Sunday, 24 September 2017

We should not be concerned with anything happening outside but only with what is happening inside

A friend recently wrote to me asking several questions about practising self-investigation (ātma-vicāra) the midst of family and work life, the role of physical solitude, attachment and detachment, feelings of utter desperation and disillusionment, and about how to live in the world when one feels no connection with or concern for anything other than the practice taught by Bhagavan. The following is what I replied to her:

One thing that Bhagavan was absolutely categorical and clear about is that the entire course of our outward life is already determined by our prārabdha, so we cannot change it in any way, and hence we need not and should not concern ourself with it. What relationships we have with family, friends and others, and what work we do or don’t do are all not in our hands, so we should leave all concern about such matters to Bhagavan, who alone knows what is best for us.

What is in our hands is not any external events but only our own inward response to them. Do we allow our mind to go out to experience whatever prārabdha has been allotted to us, or do we turn it within to be aware of ourself alone; and if we allow it to go out, which vāsanās (viṣaya-vāsanās and karma-vāsanās [propensities, inclinations or urges to be aware of particular phenomena (viṣayas) and consequently to do actions (karmas) by mind, speech and body]) do we allow ourself to be swayed by, to what extent do we allow ourself to be swayed by them, and which do we try to avoid being swayed by – these are choices that we are faced with at each moment in our life.

If we are not vigilant, we tend to allow ourself to be swayed by whatever vāsanās may arise, but if we are following Bhagavan’s path we must try to be constantly vigilant and limit as far as possible the extent to which we allow ourself to be swayed by any of them. The best and most effective way to avoid being swayed by them is to try to turn within to be attentively aware of ourself alone, because the more keenly we attend to ourself the more we restrain and constrict the rising of our ego, which is the root and foundation of all vāsanās.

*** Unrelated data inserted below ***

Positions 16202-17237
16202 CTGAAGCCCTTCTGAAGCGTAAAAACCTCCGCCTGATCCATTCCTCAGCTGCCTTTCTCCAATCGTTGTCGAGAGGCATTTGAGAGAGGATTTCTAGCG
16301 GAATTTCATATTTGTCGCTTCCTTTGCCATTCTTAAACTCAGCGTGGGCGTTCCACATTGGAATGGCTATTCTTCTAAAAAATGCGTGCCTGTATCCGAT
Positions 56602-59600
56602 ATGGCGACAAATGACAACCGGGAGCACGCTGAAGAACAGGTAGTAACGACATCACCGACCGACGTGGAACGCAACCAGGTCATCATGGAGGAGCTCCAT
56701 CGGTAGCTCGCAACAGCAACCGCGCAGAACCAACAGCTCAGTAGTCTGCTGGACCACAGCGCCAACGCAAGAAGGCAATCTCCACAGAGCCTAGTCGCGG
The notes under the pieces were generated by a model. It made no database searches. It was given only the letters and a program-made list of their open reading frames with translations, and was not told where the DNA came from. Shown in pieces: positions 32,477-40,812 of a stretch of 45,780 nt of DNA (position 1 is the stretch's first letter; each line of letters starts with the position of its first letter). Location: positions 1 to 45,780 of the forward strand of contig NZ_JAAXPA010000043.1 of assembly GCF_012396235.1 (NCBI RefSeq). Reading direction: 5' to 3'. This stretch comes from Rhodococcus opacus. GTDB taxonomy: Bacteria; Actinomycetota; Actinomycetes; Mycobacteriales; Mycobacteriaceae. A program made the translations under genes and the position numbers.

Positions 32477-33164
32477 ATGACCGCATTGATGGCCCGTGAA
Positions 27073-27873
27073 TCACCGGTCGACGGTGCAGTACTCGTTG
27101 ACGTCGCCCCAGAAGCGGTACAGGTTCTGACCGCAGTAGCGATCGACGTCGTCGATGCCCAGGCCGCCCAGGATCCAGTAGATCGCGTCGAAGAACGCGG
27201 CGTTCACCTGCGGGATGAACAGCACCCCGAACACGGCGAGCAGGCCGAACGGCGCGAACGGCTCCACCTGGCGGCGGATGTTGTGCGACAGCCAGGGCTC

Trying to be self-attentive as keenly as possible is the practice of self-investigation (ātma-vicāra), which is the pinnacle of self-surrender. However surrender need not and should not stop when vicāra stops. That is, even when we are not trying to be self-attentive we should at least try to limit the extent to which we allow ourself to be swayed by our vāsanās, and we should discriminate (using our vivēka) which vāsanās are more harmful and which are less harmful and accordingly try as far as possible to avoid being swayed by the more harmful ones. This is the practice of partial surrender, the surrender of our will, which will strengthen our ability to investigate and thereby surrender ourself completely.

Regarding your question ‘How do I get on in the world like this?’, that is a matter you must leave in the hands of Bhagavan, because he has already allotted your prārabdha, which alone will determine how you get on in the world. Therefore whenever we feel concern about such matters, we should try to surrender that concern by withdrawing our mind from it.

Whom does it concern? That alone is what should concern us.

To the extent that we are seriously following Bhagavan’s path of self-investigation and self-surrender we will feel that we are unfit to live in this world. Even Bhagavan expressed this feeling in verse 8 of Śrī Aruṇācala Padigam when he sang that Arunachala had robbed him of the ability to live in this world and that to die is better than to live in such a manner, meaning that it is better for the ego to die than to remain suspended without either attachment to the world or sufficient love to surrender itself completely:
வைத்தனை வாளா வையகத் துய்யும்
      வழியறி மதியழித் திங்ஙன்
வைத்திடி லார்க்கு மின்பிலை துன்பே
      வாழ்விதிற் சாவதே மாண்பாம்
பைத்தியம் பற்றிப் பயனறு மெனக்குன்
      பதமுறு மருமருந் தருள்வாய்
பைத்திய மருந்தாப் பாரொளி ரருண
      பருப்பத வுருப்பெறு பரனே.

vaittaṉai vāḷā vaiyahat tuyyum
      vaṙiyaṟi matiyaṙit tiṅṅgaṉ
vaittiḍi lārkku miṉbilai tuṉbē
      vāṙvidiṟ cāvadē māṇbām
paittiyam paṯṟip payaṉaṟu meṉakkuṉ
      padamuṟu marumarun daruḷvāy
paittiya marundāp pāroḷi raruṇa
      paruppata vuruppeṟu paraṉē
.

பதச்சேதம்: வைத்தனை வாளா, வையகத்து உய்யும் வழி அறி மதி அழித்து. இங்ஙன் வைத்திடில் ஆர்க்கும் இன்பு இலை, துன்பே. வாழ்வு இதில் சாவதே மாண்பு ஆம். பைத்தியம் பற்றி பயன் அறும் எனக்கு உன் பதம் உறும் அரு மருந்து அருள்வாய், பைத்திய மருந்தா பார் ஒளிர் அருண பருப்பத உரு பெறு பரனே.

Padacchēdam (word-separation): vaittaṉai vāḷā, vaiyahattu uyyum vaṙi aṟi mati aṙittu. iṅṅgaṉ vaittiḍil, ārkkum iṉbu ilai, tuṉbē. vāṙvu idil sāvadē māṇbu ām. paittiyam paṯṟi payaṉ aṟum eṉakku uṉ padam uṟum aru marundu aruḷvāy, paittiya marundā pār oḷir aruṇa paruppata uru peṟu paraṉē.

அன்வயம்: வையகத்து உய்யும் வழி அறி மதி அழித்து, வாளா வைத்தனை. இங்ஙன் வைத்திடில், ஆர்க்கும் இன்பு இலை, துன்பே. வாழ்வு இதில் சாவதே மாண்பு ஆம். பைத்திய மருந்தா பார் ஒளிர் அருண பருப்பத உரு பெறு பரனே, பைத்தியம் பற்றி பயன் அறும் எனக்கு உன் பதம் உறும் அரு மருந்து அருள்வாய்.

Anvayam (words rearranged in natural prose order): vaiyahattu uyyum vaṙi aṟi mati aṙittu, vāḷā vaittaṉai. iṅṅgaṉ vaittiḍil ārkkum iṉbu ilai, tuṉbē. vāṙvu idil sāvadē māṇbu ām. paittiya marundā pār oḷir aruṇa paruppata uru peṟu paraṉē, paittiyam paṯṟi payaṉ aṟum eṉakku uṉ padam uṟum aru marundu aruḷvāy.